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Humanities Trip 2016
From 29 November to 4 December of last year, the class of 1AH and the humanities scholars of ACJC embarked on its annual Humanities Trip, an overseas immersion programme that takes humanities students into the heart of Asia.
This year, we headed to China’s Fujian province, a region of startling dichotomies and diversity. From the vibrant metropolis of Xiamen city, to the rural aura of serenity in the unperturbed Wuyishan region, the trip encompassed a spectacular breadth of insight and exposure. Aside from the rich historical and geographical import of the province, Fujian also holds a strong cultural significance for many Singaporeans, being the ancestral home of over 40% of Singaporean Chinese. Being able to gain a deeper understanding of part our cultural identity made this a meaningful experience.
We started our trip with visits to two different schools in the region, where we spent time attending lectures, interacting with the students, and preparing lessons for younger pupils. At Number Ten Middle School in Xiamen, we were definitely in for a surprise. Listening in on an hour-long lecture about the history of Chinese philosophy and how differing perceptions on the origin of 理 (reason and natural order) had implications on religious teachings and society’s collective moral reasoning was definitely an experience not to be forgotten, especially considering it was fully delivered in Mandarin! Through speaking and spending time with the students there (language barrier notwithstanding), we found ourselves to have much more in common than we thought, laughing at similar experiences like leaving school with the evening twilight behind us, and the universal struggle of keeping awake in the all-too-comfortable lecture theatre. Our visits to these two schools was a thoroughly engaging time, where we rejoiced over our differences and were again reminded of the things that unite us as people, that give us our ambitions and hopes and feelings, and how they remain intrinsic commonalities even across oceans and borders.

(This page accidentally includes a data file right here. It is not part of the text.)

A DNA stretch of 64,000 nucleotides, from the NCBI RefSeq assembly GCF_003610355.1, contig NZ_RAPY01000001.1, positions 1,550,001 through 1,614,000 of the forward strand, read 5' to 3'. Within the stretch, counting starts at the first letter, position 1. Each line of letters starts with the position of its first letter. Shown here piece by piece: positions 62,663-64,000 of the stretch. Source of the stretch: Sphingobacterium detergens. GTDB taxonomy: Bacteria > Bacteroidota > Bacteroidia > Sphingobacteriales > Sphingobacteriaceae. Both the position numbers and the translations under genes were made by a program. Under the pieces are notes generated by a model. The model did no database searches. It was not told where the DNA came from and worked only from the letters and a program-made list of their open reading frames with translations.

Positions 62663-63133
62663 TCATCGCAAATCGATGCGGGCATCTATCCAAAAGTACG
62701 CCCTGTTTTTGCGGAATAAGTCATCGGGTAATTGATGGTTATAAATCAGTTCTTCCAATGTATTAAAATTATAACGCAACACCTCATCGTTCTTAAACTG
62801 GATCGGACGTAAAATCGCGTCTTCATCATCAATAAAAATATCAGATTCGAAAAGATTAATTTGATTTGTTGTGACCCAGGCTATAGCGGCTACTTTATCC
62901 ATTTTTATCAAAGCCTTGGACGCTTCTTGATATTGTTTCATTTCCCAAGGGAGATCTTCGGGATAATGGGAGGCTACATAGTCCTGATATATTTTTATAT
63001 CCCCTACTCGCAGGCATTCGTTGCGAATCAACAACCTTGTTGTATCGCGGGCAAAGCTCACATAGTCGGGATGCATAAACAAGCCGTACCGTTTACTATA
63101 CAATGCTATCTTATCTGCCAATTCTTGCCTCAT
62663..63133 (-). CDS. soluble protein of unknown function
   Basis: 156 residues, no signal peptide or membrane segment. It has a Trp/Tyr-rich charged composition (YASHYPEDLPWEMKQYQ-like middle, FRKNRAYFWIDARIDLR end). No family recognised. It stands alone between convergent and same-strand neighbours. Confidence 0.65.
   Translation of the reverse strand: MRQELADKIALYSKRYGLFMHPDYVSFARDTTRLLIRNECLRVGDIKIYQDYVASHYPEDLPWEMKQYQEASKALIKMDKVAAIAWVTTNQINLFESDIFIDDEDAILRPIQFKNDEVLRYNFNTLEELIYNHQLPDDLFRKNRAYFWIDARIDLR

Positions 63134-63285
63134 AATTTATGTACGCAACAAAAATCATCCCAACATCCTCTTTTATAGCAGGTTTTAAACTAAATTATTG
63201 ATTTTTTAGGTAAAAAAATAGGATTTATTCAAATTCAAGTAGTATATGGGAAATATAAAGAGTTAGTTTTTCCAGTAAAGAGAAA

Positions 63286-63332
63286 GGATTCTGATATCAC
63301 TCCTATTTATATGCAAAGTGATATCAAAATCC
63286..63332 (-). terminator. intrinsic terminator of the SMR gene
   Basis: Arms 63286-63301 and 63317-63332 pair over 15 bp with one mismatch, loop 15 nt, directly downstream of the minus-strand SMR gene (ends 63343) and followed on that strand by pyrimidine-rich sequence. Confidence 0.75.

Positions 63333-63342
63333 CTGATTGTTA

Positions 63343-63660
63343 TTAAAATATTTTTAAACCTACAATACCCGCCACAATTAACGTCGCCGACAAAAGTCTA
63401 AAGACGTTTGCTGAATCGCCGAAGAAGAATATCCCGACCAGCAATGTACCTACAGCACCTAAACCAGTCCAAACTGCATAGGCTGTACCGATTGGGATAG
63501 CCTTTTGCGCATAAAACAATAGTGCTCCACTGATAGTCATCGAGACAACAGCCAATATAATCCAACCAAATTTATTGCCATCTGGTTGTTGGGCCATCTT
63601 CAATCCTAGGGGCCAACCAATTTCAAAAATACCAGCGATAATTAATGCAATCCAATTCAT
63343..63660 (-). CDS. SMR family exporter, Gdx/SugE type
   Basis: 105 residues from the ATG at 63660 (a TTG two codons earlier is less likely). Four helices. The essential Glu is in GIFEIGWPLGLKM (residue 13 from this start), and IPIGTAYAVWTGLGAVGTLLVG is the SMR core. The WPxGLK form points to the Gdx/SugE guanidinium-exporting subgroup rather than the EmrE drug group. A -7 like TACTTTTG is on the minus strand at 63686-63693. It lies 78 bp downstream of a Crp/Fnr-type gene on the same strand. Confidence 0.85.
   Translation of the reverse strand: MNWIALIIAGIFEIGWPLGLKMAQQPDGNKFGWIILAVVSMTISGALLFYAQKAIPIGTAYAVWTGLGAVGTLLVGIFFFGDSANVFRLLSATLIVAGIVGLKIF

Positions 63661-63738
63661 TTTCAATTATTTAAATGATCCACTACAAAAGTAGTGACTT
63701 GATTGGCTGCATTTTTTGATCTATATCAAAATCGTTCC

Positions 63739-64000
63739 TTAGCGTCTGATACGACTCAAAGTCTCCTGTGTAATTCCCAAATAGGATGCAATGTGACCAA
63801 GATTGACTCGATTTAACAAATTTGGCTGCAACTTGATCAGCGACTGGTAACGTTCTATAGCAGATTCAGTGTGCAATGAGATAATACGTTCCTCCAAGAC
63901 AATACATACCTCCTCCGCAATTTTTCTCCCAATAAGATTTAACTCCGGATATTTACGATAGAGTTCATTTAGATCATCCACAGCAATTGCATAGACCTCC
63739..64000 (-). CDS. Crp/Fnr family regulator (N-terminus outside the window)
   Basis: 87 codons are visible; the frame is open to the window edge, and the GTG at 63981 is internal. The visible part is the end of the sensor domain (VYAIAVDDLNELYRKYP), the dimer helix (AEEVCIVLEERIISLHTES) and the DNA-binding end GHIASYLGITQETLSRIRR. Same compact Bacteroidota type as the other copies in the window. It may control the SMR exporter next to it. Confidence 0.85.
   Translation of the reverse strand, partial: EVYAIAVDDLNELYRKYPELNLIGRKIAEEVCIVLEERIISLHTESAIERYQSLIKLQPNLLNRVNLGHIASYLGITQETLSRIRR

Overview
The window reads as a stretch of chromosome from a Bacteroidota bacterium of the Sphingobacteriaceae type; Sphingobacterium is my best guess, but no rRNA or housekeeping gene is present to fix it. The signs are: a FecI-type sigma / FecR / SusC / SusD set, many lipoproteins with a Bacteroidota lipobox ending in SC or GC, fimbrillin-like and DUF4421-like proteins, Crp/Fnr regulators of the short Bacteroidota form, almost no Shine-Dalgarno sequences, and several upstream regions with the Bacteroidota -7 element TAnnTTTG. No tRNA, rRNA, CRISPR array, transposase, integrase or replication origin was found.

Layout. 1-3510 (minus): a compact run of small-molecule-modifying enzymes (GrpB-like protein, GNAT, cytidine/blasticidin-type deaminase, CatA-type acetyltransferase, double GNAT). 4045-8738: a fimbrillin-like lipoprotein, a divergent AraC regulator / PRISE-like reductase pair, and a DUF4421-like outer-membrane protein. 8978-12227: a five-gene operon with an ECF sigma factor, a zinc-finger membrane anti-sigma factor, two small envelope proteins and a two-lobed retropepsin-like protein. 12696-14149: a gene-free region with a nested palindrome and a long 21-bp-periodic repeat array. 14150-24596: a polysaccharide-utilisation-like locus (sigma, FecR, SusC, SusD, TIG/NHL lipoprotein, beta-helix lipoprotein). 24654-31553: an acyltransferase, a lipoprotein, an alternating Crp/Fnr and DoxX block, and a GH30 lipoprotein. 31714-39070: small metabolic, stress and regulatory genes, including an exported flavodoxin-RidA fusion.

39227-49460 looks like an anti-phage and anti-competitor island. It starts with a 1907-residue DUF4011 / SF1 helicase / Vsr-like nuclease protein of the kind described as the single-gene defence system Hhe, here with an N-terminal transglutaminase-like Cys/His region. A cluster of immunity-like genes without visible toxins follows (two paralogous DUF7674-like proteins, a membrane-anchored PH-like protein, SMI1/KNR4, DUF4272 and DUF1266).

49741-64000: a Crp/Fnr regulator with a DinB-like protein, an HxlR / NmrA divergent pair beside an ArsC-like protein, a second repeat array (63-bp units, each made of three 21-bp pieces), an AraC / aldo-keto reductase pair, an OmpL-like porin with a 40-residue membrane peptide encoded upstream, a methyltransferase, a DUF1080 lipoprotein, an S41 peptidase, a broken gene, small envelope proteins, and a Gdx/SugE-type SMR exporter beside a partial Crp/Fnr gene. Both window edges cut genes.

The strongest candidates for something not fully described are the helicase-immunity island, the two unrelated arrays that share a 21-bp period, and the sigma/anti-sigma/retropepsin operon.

The Fujian province held a lot more in store than just the diverse people we met on a daily basis. Being a part of one of the oldest and most complex civilisations on the planet, the province is home to a huge plethora of cultural traditions and an unimaginably vast repository of physical remnants of the past. In this trip, we were greeted with architectural insights through which China’s history and social setting managed to manifest. One of the most iconic architectural icons of the province was the tulou (土楼), which are large fortified buildings with earthen walls that were hollow in the centre. We saw numerous iterations of this structure, with buildings as old as 700 years old. Surrounding these traditional buildings were other villages in which elaborate ancestral temples with stone totems could be found. Another particularly interesting sight was that of the Jimei schools, built by the philanthropist Tan Kah Kee. These were a curious but greatly artistic fusion of east and west, with Chinese peaked roofs and European colonial-era facades. All of these sights and locations offered much knowledge and insight into the lives of the Chinese both throughout history and in the present day. With the instruction of our friendly guides (and also locals along the way) the various locations and villages offered to us a visceral understanding of Chinese history and culture through the ages.
Historical Tulou Houses
This understanding and appreciation was also enhanced by the natural geography of Fujian. Being used to the hectic bustle of Singaporean city life, it was a wondrous experience to take in the tranquility and zen that nature had to offer in Fujian. A slow drift through the scenic Nine Bends River and a trek up one of the peaks of Wuyishan provided much relaxation as we took in the picturesque vistas of natural beauty and quietude. The memorable experience also aided discussions about the physical geography of Fujian and exposed us to natural formations and phenomena unheard of in our little island. Whilst the mountainous region was cold and at times inclement, the majestic view and the exposure gained definitely made it worth it.
These 6 days were a spectacular opportunity for discovery. Whether it be through the people we met, the food we had, or the various sights and smells Fujian had to offer, it was a rewarding and memorable trip, to say the least. This trip wouldn’t have been possible without the teachers who accompanied us, Ms Katharine Ho, Mr Tan Chun Wee, and Mrs Susan Meow. We’d also like to thank the principals, vice-principals, the humanities department, and everyone who has made this trip possible for their endless support.